In the rapidly changing technology-driven society, solutions to myriad of needs and wants are created by entrepreneurs and startups. At times, needs unknown to the end-user are addressed, whether it be on the consumer side or the business side. Apart from the influx of apps and SaaS platforms that are flooding the marketing, what remains interesting is the shift towards user-centric approach and solutions. The better the user experience (UX) and satisfaction, the happier the user. While UX principles have been employed in the software solutions for many years, it failed to take into account the broader context within which the product or service is utilized. Specifically:
• the environment within which the solution is used (company or society)
• the users (consumers or professionals)
• the technology (software, hardware, app, SaaS)
Image Source: RubyGarage
What is Human-Centered Design?
These three dynamics are the fundamental to human-centered design (HCD). HCD is a holistic and dynamic approach that is both top-down and bottom-up. In today’s market, solutions must simplify complexities, providing users with the capability to achieve what they intend to do using the solution with minimal time spent understanding the nuances of the solution. Traditional development approach which yielded legacy software solutions in the 90s and the early 2000s was often void of usability, lacked clarity, and complex on the front end. Users had to devote considerable amount of time to understand the solution in order to effectively use it, even though understanding the use of the solution was not part of the task at hand.
So what changed? HCD in various forms has been around for few decades, tracing its origins back to perhaps to aeronautics and other related domains. In modern times, HCD is gaining momentum in myriad of domains, everything from aerospace to Internet of Things (IoT) and healthcare (digital health). Indeed today, user-centricity is evolving towards human-centered, evolving beyond UX and UI. It is not merely the front-end that is user centric, but an entire solution built around the user.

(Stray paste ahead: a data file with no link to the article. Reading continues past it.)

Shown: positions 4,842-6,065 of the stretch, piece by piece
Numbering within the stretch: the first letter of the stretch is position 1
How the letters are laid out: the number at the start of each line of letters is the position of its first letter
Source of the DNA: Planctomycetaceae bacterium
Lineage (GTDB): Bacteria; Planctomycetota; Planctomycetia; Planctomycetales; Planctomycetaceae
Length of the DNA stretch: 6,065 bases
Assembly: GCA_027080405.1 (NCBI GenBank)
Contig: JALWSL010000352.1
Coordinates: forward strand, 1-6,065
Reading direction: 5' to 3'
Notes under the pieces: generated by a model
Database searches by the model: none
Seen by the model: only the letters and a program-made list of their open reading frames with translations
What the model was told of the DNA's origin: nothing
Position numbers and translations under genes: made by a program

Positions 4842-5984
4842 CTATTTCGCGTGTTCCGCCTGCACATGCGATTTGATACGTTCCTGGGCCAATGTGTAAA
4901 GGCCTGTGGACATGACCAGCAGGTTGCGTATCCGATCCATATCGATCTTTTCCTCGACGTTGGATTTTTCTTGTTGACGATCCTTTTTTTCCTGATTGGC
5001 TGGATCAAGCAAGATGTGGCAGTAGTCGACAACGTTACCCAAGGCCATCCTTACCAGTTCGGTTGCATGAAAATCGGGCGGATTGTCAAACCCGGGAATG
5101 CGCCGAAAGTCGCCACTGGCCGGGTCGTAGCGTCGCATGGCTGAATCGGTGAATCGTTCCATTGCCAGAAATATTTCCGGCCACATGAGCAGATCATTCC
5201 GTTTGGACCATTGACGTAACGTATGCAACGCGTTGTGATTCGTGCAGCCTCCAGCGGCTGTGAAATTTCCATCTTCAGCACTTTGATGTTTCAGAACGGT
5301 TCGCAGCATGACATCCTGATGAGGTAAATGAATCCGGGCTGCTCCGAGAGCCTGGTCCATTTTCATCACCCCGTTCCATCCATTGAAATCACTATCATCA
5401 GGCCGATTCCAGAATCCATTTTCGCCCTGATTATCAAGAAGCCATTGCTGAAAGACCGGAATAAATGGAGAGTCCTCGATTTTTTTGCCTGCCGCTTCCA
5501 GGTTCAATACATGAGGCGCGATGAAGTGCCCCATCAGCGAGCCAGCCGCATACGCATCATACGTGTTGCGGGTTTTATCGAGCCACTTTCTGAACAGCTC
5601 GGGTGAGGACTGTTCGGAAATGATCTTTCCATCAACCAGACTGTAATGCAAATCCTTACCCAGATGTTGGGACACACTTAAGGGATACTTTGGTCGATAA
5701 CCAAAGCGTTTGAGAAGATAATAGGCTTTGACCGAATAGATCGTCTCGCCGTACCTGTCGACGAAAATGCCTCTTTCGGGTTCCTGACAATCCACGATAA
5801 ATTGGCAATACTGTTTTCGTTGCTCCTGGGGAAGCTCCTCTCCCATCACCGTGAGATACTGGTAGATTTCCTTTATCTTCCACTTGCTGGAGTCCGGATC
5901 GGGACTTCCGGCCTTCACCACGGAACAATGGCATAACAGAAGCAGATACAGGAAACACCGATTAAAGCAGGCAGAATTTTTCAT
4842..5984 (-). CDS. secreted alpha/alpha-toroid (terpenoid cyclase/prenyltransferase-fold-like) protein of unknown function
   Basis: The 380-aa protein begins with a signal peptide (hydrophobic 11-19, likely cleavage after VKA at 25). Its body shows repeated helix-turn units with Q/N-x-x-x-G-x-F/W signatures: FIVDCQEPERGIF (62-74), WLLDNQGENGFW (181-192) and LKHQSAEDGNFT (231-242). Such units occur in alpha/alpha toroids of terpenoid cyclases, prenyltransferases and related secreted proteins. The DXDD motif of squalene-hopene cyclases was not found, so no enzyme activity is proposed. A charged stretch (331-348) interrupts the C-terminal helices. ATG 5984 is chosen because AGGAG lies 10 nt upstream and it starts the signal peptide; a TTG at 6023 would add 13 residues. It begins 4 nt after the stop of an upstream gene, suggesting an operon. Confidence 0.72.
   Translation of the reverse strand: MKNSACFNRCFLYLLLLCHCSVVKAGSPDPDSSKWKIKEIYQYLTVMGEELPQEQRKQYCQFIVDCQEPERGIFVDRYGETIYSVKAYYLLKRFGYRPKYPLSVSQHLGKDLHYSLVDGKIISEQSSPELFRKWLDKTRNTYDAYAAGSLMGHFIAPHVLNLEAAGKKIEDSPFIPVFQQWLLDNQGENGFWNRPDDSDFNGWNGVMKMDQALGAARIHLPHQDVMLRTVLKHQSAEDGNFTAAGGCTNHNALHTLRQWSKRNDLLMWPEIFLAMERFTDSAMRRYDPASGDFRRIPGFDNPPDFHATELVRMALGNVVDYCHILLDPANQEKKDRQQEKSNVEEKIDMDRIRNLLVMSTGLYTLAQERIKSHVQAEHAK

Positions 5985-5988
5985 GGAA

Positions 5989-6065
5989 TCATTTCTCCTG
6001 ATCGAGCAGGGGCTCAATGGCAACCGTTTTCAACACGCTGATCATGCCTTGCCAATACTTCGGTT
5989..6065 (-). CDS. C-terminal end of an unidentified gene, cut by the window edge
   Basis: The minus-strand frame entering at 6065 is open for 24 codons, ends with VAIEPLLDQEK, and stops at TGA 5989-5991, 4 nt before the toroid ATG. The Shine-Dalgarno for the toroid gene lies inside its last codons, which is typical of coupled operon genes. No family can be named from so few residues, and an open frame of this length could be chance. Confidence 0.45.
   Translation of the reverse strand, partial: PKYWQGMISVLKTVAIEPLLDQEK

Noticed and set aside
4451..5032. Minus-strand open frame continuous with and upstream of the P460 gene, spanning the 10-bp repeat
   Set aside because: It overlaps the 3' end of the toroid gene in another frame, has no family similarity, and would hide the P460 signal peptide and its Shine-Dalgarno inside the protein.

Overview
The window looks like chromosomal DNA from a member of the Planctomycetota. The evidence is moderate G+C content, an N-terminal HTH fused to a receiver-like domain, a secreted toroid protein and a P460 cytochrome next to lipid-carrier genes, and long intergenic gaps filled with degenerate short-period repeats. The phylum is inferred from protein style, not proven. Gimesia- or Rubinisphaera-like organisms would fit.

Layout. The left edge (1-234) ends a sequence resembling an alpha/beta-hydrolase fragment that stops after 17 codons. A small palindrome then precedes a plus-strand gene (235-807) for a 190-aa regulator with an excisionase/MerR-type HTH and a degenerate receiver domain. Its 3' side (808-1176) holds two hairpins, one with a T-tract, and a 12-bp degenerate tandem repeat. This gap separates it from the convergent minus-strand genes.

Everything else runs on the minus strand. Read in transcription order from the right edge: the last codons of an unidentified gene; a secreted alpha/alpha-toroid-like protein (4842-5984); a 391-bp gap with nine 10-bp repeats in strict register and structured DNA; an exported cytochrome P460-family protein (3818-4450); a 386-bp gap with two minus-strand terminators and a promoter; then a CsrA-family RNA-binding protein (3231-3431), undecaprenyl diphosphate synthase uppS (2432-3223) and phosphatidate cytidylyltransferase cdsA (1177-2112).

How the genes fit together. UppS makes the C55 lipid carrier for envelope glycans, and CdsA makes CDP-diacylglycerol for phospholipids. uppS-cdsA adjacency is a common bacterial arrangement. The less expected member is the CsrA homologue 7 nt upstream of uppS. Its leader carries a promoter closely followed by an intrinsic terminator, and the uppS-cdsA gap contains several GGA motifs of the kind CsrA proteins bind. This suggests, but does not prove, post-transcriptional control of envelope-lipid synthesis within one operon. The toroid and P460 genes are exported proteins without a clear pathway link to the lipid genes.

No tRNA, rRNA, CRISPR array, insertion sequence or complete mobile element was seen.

In fact, solutions MUST be developed using an HCD approach, do not simply consider how to simplify controls or make the solution intuitive, understand the context within which the solution will be used, understand the purpose of the solution, and possible use cases. Think of the context within which the solution will be used – where, when, why, how, what. Begin with these questions when developing the product/ solution. If the product is being developed for a customer, capture their vision and mission. Let the customer’s narrative pave a path to determining the requirements.
How to Design?
Image Source: MW2013: Museums and the Web 2013
In the development cycle, HCD is emphasized during the requirements and design phase unlike traditional development approach that often uses patches to correct faults and gaps after development. During this phase, requirements are established based on the client/user input, the context of the use cases is determined, possible simulations based on use cases can be conducted. What HCD emphasizes are interactions:
• Interactions between the user and the technology
• Interactions between the user and the environment
• Interactions between the technology and the environment
Understand the interactions based on the context; subsequently, prototype(s) can be built, tested, refined, and pushed into production. While HCD can be applied throughout the lifecycle of a product, emphasize is placed on design, thus, early phase during development.
Design doesn’t simply mean product design, but also environment (i.e. organizational, society, etc..) and the user. User and environment design is more about designing the structure, training, and awareness of the product and technology. Depending on the nature of your endeavor, you might be responsible for product design only, or may need to work with users and the organization(s).
Either ways, begin with the idea and the human, the rest will follow.